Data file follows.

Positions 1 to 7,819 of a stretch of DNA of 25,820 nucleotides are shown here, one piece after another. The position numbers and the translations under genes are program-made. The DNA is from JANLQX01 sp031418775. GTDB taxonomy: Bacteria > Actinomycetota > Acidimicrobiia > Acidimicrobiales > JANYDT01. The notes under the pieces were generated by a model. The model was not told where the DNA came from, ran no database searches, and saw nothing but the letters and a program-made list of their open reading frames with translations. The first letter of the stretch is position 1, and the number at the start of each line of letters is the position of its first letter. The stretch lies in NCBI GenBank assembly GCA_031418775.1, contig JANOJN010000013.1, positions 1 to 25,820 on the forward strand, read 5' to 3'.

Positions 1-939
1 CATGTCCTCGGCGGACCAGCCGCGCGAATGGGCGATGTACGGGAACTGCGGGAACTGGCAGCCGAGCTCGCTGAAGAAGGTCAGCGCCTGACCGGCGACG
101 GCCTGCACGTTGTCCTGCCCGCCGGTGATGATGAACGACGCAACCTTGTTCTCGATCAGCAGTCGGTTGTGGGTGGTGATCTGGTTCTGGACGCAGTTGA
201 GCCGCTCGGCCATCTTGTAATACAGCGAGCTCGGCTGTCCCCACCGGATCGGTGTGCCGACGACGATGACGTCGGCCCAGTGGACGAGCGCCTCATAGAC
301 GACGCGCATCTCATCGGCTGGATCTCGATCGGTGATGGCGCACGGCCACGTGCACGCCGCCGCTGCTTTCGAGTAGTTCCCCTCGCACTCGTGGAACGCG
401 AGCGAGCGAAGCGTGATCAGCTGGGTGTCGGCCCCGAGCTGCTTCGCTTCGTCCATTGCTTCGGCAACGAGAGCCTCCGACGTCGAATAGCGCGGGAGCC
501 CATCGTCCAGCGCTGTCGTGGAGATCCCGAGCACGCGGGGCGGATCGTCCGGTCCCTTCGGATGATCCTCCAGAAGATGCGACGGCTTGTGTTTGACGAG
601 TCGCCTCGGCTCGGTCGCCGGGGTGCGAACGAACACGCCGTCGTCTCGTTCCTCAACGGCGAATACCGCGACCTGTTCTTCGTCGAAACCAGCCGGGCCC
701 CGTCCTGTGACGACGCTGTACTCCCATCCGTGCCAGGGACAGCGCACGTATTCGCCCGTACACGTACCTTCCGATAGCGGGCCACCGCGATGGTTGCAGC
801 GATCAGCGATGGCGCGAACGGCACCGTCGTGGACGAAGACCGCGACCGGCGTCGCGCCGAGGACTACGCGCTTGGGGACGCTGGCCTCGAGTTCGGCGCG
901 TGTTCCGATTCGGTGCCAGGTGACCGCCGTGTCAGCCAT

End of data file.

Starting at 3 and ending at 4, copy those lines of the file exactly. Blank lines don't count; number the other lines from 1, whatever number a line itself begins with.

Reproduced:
1 CATGTCCTCGGCGGACCAGCCGCGCGAATGGGCGATGTACGGGAACTGCGGGAACTGGCAGCCGAGCTCGCTGAAGAAGGTCAGCGCCTGACCGGCGACG
101 GCCTGCACGTTGTCCTGCCCGCCGGTGATGATGAACGACGCAACCTTGTTCTCGATCAGCAGTCGGTTGTGGGTGGTGATCTGGTTCTGGACGCAGTTGA